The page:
The Utah Department of Transportation wants public input on transit plans that address backups and safety issues for Little Cottonwood Canyon.

UDOT Project Manager Josh Vanjura says the three guiding concepts for transit planning are safety, reliability, and mobility. The study corridor is SR 210 which starts on Wasatch Boulevard and ends at the town of Alta. Wasatch Boulevard has traffic issues that are considered failing during commute times, Monday through Friday and on busy skier days. Vanjura says they applied five common elements to each of the alternatives.

Leslie Thatcher

The Utah Department of Transportation (UDOT) recommends drivers plan ahead for possible heavy traffic along the Wasatch Front Friday and Monday due to holiday traffic for the Memorial Day weekend. In addition, drivers should plan ahead for several areas where construction restrictions remain in place along I-15 and U.S. 40 throughout the state.

UDOT Region 3 Communications Manager Geoff Dupaix has details about a number of UDOT road projects in Wasatch County. Park City Councilmember Steve Joyce has a recap of last night's meeting and Park City Leadership Founder Myles Rademan has details about the contributions made by Leadership alumni. He also serves on the county’s task force about how we move forward from here and talks about how our resort town has bounced back after other economic hardships.

Askold Romanov

Construction of the tunnels underneath U.S. 40 near Mayflower begins Wednesday evening.


An accident involving a Summit County Sheriff’s deputy closed all lanes of  State Route 224 during the evening rush hour Wednesday.

The crash happened around 4 p.m. south of the Olympic Parkway.  According to Summit County Councilman Glenn Wright, a Summit County Sheriff's Deputy was driving on 224 when someone ran a stop sign in front of him and hit him.  Wright called it a “significant accident,” but teh deputy's injuries are not life threatening and he is recovering well in the hospital.  Wright said Utah Highway Patrol is investigating the incident.


KPCW has reported on the Utah Department of Transportation study highlighting SR 224 as the 5th most dangerous spot in the state for vehicle/wildlife collisions. The Park City non-profit, Save People Save Wildlife continues to advocate for mitigation efforts to protect people and wildlife along the Wasatch Back.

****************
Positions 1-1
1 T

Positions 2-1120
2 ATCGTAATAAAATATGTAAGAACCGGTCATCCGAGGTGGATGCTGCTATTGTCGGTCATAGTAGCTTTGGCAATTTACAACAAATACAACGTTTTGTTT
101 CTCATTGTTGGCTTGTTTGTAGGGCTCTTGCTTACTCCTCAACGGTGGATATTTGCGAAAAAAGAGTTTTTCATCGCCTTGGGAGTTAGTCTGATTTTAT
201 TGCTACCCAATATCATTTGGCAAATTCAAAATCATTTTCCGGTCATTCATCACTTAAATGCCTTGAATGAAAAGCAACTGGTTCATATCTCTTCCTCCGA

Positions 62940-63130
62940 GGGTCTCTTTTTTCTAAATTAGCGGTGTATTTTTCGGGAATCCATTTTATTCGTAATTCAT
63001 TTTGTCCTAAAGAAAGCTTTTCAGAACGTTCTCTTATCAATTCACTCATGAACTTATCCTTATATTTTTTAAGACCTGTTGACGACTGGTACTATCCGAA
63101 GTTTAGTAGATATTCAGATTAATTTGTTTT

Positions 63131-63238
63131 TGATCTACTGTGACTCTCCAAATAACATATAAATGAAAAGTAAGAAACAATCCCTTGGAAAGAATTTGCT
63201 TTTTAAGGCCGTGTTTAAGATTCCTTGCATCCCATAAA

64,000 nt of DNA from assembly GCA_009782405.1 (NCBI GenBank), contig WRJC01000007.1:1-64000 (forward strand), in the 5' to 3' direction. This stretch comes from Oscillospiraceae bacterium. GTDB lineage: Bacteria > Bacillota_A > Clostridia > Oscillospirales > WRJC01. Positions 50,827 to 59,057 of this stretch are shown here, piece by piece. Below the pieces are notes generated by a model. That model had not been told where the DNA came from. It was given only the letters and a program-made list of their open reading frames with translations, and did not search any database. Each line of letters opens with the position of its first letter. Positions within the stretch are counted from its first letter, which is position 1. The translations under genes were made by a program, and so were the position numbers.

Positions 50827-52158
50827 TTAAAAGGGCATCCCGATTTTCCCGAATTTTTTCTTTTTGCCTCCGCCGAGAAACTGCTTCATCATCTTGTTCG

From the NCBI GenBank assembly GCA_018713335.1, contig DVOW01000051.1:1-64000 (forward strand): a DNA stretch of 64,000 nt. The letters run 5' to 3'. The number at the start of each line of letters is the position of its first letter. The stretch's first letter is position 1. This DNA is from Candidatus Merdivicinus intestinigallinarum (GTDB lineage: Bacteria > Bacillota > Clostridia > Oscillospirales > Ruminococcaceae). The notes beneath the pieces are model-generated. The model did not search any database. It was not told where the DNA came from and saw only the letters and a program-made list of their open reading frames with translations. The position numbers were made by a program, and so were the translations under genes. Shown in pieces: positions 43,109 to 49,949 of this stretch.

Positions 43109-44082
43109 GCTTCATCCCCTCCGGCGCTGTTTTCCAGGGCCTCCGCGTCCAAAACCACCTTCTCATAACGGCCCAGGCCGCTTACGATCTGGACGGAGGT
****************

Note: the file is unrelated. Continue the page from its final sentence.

Lorelei Combs and Tom Farkas from Save People Save Wildlife have an update on meetings held with Park City, Summit County and UDOT. Park City Councilmember Becca Gerber has a recap of last night's meeting. Executive Director of Habitat for Humanity Shellie Barrus and Consultant Alison Kuhlow talk about their visit to Washington D.C. to discuss local affordable housing needs. KPCW General Manager Renai Miller and new Development Manager John Boyack have details about the KPCW Winter Pledge Drive that starts on Monday.

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Aayush Srivastava

UDOT is advising holiday travelers to plan ahead for the Thanksgiving Weekend.

On today’s program, South Summit School District Superintendent Shad Sorenson talks about the vaping issues in his district and the start of the Gay Straight Alliance Club. Park City Councilmember Tim Henney has a recap of Tuesday's council meeting and Save People Save Wildlife members Lorelei Coombs and Erin Ferguson talk about how they think reduced speeds on SR 224 will be safer for wildlife and people as well news about their recent payment to UDOT to install more wildlife fencing.

Renai Bodley Miller / KPCW

The speed limit along a two mile stretch of Sr 224 has dropped from 55 MPH to 45 MPH. The new sign went in Tuesday. KPCW has reached out to multiple agencies to find some details about the change and what it means for enforcement efforts.

University of Utah

BYU/Utah Fans Should Plan for Hour-long Delays on I-15 Thursday Evening.

Gameday traffic, commuters, and road construction expected to create major delays; consider using UTA FrontRunner and Utah Valley Express to get to the stadium   

 SALT LAKE CITY (Aug. 28, 2019) – The Utah Department of Transportation (UDOT) advises drivers to plan ahead for delays of up to an hour on southbound I-15 when traveling to the BYU versus Utah football game in Provo Thursday night. If possible, fans should consider leaving earlier in the afternoon to avoid the evening commute.

Utah Department of Transportation

The Summit County Council on Wednesday approved a resolution that joins with Park City, and says that UDOT’s preferred alternative, of adding lanes to Highway 248, conflicts with the policies, goals and character of the local area.

The County’s vote comes as Park City Council is scheduled Thursday night to consider the same resolution.

The joint resolution comes after about a month of public comment on UDOT’s draft Environmental Assessment, required under NEPA, to look at solutions for the Highway 248 corridor.

Park City logo
Park City Municipal

The Park City Council addressed publicly for the first time the Utah Department of Transportation’s State Route 248 project at the Council meeting Thursday, hours before the public comment period ended. 

Park City logo
Park City Municipal

After a 30-day comment period and one public hearing, Park City community members had one last opportunity to express their feelings on the SR 248 corridor project at the Park City Council meeting Thursday. 

“It’s going to decrease property values throughout Prospector."

"Squeezing the balloon—you know what happens when the balloon gets full? Pop!"

"I think it’s important that the Council comes out and says that the plan proposed by UDOT is not acceptable.”


Park City has paid UDOT $1.6 million for an Environmental Assessment to study traffic concerns on SR 248. It’s taken place over the past 28 months and the agency is looking to receive public input on the draft proposal. The 30-day public comment period is ending Thursday at midnight.